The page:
The latest poetry collection by Collin Kelley reads like a snapshot photo album of one person’s emotional and sexual development. As the book unfolds and the poems accumulate, they tell a wry and heartbreaking story of parental dysfunction, homosexual stirrings, pop culture crushes, longings for power and, above all, for love.
The poems enact multiple meanings of the book’s title, Render: to depict; to represent in verbal form; to give what is due or owed; to submit for consideration or approval; to pronounce formally; to reduce, convert, or melt down; to surrender or relinquish. One might say that the main mission of Render is to represent ineffable elements of past experiences and memory, to bring them to light and to life.
It is no accident that the author himself appears on the cover, as a blurred face behind an old-fashioned camera, his thumb poised above the shutter button, because self-exposure through photography is the major structuring device of this collection. Photographic terms title the book’s four sections. The poems not only frequently describe photographs but also act like photographs themselves, the visual converted into language.
The first section, called “reticulation,” includes a single poem, which sets out many of Render’s themes and obsessions. In “A Broken Frame,” Kelley examines an old family photograph in which one relative “has been marked / out, maybe with black wax.” He speculates that this crossed-out figure might have been “[t]he one who kissed other boys,” an ancestral precursor of the author’s own homosexuality and familial alienation.
The book’s second section, “aperture,” chronicles the poet’s early life, beginning before birth and ending at the close of adolescence. The poem “Wonder Woman” explores another of the book’s central subjects, the role of powerful female popular culture figures in the development of a gay male identity: “[M]ore than the dolls, mind you, I wanted to be / Wonder Woman.”
Though Kelley senses his parents’ alarm at his early abandonment of G.I. Joe, someone still sews him a Wonder Woman costume, with “blue underwear with glued-on stars, a red bustier,” and he wears “the length of rope [his] father had / spray-painted gold in the yard hooked at [his] side.” The poem depicts a complicated family dynamic: while his parents indulge his unconventional childhood fantasy, the poet is still aware that his father would have preferred his son “dressed as Superman or Batman.”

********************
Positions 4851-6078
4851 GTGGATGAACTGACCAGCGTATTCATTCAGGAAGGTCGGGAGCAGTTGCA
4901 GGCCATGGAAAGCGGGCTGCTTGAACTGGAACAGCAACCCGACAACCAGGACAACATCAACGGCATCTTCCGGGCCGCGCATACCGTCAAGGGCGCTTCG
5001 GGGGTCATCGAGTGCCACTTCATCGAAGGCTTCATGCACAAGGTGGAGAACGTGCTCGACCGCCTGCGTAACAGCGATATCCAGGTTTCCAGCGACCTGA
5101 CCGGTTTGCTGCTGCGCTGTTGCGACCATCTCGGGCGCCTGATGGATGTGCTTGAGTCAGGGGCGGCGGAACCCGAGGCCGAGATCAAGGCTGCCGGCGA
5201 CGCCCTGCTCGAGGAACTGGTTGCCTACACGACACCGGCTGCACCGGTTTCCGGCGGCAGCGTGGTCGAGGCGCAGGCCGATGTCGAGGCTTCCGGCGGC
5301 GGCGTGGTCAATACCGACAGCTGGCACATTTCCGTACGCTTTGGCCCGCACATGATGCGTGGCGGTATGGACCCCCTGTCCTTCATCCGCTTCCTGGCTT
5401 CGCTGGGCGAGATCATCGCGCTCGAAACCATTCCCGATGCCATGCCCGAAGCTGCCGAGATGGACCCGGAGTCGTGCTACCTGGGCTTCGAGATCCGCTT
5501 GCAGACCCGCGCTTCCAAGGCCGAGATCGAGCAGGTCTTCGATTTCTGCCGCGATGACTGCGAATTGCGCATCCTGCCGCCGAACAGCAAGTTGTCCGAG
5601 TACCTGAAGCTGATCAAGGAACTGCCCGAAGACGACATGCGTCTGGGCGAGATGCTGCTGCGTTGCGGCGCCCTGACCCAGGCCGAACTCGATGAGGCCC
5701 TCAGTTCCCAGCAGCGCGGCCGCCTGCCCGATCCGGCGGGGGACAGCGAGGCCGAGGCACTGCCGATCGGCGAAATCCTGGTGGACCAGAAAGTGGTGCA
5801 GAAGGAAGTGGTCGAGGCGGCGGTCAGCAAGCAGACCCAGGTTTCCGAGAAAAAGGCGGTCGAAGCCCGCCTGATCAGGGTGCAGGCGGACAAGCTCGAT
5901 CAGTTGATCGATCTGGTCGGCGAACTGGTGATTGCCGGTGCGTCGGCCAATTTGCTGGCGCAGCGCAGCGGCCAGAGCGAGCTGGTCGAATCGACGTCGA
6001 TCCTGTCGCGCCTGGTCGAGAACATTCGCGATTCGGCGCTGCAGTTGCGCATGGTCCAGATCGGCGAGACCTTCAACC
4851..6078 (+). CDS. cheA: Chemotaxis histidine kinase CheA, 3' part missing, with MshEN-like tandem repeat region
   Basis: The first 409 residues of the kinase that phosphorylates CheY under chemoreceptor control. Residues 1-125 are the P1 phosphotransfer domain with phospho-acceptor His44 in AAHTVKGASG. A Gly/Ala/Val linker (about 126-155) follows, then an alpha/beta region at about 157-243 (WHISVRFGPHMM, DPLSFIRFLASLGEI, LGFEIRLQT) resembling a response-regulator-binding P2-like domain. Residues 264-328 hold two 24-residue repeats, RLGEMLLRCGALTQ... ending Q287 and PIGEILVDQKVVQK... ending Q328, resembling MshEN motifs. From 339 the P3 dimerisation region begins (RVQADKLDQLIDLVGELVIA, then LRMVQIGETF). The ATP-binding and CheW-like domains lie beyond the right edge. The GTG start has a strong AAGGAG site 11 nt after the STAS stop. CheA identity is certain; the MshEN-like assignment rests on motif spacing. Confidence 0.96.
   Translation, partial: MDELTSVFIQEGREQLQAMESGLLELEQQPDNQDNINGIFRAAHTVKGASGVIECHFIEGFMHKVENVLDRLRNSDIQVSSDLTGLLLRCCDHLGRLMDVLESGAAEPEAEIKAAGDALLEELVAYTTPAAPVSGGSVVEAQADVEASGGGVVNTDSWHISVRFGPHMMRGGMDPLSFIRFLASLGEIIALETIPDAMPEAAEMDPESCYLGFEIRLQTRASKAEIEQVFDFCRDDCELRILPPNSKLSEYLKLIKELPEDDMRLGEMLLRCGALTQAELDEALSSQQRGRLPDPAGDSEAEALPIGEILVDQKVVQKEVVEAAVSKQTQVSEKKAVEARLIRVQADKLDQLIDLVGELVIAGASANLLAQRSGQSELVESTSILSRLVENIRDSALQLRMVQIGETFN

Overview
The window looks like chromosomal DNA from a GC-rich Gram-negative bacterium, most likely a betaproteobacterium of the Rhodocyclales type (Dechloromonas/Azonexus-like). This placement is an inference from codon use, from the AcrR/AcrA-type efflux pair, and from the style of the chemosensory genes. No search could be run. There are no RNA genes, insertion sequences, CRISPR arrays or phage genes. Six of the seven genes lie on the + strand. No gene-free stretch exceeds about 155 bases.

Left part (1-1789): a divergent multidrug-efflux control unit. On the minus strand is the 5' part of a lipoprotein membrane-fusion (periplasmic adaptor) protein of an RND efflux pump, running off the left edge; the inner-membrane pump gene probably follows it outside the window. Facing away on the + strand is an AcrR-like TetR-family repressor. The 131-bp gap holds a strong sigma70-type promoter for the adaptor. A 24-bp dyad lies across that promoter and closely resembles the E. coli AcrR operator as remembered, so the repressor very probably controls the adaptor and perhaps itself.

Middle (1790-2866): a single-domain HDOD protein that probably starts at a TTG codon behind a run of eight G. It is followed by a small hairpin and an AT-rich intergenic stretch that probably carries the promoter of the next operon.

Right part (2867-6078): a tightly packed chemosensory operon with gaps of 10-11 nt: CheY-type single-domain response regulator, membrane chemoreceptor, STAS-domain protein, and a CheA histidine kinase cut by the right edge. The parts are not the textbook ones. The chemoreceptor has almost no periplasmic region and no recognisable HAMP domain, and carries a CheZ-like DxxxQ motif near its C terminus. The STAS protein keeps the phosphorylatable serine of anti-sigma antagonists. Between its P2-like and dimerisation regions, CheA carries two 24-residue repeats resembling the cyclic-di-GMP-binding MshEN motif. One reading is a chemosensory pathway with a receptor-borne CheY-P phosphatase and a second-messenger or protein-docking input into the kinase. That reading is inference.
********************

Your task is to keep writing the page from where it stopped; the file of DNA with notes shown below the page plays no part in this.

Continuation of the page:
“To Margot Kidder, With Love” revisits the theme of male identification with a strong yet vulnerable female character. In this poem, the young poet is dropped off at the movies alone while his mother conducts an extramarital affair. Many of this section’s poems (“Parallel Lines,” “Tuscumbia, Alabama,” “Squelch”) feature his mother’s infidelity, clearly a defining event for the family. In a characteristic gender reversal, Kelley envisions his mother “flying off to her other life faster than Superman,” while the abandoned boy empathizes with Lois Lane, “[f]eisty, brave, stubborn, in perpetual need of rescue.”
The poet’s affinity for Lois Lane extends to her difficult emotional conundrum, since she is “in love with the one man / she could never truly have.” This trope of unrequited love and loneliness dominates the book’s third section, “blowup.” In “Sex in My Parents’ House,” “Hustling,” “Bare Back” and “Confirmed Bachelor,” among others, the poet depicts a variety of sexual encounters, some with intimates, some with strangers, the poems a nuanced blend of frankness, tenderness, longing and anger.
“Why I Want to Be Pam Grier” utilizes a sonic inventiveness to describe Kelley’s identification with this complex female figure. For example, the playful internal rhyming in the following lines: “I want to flim you and flam you and just say / goddamn you.” And “I want to be exploited, overworked / and underpaid but look damn good doing it, / cause I’m always getting laid.” This lyric exuberance also expresses the poet’s inevitable yearning for love, for “one last sweet kiss from the man / who actually gave a damn.”
The section’s final poems return to the poet’s parents. His father is now blind, his mother beset with “selective amnesia,” and Kelley strives for closure. Though in “Broken Things” his father “will never forget her space exploration / when she looped her tether to another,” Kelley forgives his mother, understanding that “[e]ven broken things can still fly.”
The collection’s concluding section, “resolution,” like the first, comprises a single poem, the book’s title poem. “Render” alternates an italicized description of the process of creating a glass plate negative with a reflection on the photographs of Sally Mann. Here Kelley sees Mann’s famous images of childhood, their “postmortem stillness,” as deathlike in their freezing of time.
The poet ends this honest and earnest book with a caveat about the always already incomplete achievement of his own project, the difficulties inherent in capturing life’s complications and intricacies on paper. “Note that a blue sky and clouds are impossible to render / Expect imperfections and subtle debris.”